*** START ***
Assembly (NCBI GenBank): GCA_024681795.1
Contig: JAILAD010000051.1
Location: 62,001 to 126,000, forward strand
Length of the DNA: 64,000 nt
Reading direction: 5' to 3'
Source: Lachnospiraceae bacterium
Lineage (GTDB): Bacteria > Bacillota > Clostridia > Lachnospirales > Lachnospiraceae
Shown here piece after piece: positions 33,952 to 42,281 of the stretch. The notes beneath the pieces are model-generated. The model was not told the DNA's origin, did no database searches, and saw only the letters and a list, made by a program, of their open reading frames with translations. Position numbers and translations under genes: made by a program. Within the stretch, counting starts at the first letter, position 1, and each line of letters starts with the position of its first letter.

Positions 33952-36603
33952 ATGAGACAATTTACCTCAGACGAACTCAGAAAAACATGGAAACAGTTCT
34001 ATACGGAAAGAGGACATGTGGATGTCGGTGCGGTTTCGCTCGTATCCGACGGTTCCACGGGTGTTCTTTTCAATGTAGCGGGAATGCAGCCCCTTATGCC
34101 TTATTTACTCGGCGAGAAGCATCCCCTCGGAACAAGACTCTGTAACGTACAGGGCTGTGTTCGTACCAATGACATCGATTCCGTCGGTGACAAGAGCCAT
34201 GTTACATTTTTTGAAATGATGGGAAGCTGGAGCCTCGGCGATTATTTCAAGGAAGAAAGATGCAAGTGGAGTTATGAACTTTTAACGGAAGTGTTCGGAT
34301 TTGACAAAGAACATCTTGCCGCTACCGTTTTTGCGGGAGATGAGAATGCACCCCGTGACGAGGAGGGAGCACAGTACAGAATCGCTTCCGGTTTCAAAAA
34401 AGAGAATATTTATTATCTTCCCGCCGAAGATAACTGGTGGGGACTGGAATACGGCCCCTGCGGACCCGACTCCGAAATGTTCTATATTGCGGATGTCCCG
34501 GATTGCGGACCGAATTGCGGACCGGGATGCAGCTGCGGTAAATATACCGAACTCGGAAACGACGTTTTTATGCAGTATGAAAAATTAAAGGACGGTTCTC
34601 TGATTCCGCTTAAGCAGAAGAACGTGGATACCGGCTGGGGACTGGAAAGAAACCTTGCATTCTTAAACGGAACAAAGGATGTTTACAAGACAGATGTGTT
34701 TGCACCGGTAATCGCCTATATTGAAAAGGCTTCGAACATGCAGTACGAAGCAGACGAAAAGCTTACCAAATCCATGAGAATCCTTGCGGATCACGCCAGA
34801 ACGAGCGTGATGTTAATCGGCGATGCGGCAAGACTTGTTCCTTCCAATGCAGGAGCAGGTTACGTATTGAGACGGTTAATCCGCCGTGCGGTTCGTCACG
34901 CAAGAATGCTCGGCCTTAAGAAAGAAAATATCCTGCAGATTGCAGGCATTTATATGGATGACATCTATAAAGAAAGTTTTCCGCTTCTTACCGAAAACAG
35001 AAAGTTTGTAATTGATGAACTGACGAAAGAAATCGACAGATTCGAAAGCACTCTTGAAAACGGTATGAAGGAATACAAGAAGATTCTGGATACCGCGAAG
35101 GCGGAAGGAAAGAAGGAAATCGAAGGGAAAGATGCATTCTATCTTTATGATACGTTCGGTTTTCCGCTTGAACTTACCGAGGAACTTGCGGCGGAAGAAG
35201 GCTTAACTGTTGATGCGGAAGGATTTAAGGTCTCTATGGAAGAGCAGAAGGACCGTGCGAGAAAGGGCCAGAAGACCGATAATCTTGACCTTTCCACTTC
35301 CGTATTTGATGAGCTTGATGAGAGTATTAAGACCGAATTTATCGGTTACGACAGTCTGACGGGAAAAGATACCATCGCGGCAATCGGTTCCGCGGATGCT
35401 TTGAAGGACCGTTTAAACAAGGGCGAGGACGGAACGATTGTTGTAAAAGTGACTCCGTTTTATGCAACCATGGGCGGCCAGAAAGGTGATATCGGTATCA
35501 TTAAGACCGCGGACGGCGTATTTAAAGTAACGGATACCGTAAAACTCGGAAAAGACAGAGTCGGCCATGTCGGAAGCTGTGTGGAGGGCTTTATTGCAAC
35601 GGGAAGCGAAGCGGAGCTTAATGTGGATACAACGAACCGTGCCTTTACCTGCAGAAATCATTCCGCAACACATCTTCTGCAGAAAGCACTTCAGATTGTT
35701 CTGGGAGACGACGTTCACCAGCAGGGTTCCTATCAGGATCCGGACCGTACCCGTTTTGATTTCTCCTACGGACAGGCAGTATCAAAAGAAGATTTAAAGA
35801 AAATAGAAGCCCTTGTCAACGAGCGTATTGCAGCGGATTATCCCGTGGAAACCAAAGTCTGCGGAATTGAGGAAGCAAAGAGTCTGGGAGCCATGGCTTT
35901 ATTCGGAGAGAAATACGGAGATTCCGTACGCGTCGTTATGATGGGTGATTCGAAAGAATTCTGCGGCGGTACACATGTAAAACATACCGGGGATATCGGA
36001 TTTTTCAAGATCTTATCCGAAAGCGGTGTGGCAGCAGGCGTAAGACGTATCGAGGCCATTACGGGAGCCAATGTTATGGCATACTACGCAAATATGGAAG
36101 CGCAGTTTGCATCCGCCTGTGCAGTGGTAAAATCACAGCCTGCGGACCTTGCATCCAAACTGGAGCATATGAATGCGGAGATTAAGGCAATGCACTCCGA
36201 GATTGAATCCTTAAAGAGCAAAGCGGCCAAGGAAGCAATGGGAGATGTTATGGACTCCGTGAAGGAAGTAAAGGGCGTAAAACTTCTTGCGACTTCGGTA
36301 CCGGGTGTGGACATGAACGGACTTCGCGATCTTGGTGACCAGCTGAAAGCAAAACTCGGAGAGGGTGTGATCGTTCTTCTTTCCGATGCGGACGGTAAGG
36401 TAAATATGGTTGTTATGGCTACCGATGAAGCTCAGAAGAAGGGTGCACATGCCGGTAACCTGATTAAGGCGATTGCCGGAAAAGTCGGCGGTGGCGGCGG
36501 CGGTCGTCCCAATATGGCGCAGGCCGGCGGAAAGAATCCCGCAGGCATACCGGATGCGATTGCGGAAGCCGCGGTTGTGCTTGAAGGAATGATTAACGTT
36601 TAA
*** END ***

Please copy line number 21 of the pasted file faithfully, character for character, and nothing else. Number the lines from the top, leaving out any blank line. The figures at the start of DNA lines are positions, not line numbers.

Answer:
35001 AAAGTTTGTAATTGATGAACTGACGAAAGAAATCGACAGATTCGAAAGCACTCTTGAAAACGGTATGAAGGAATACAAGAAGATTCTGGATACCGCGAAG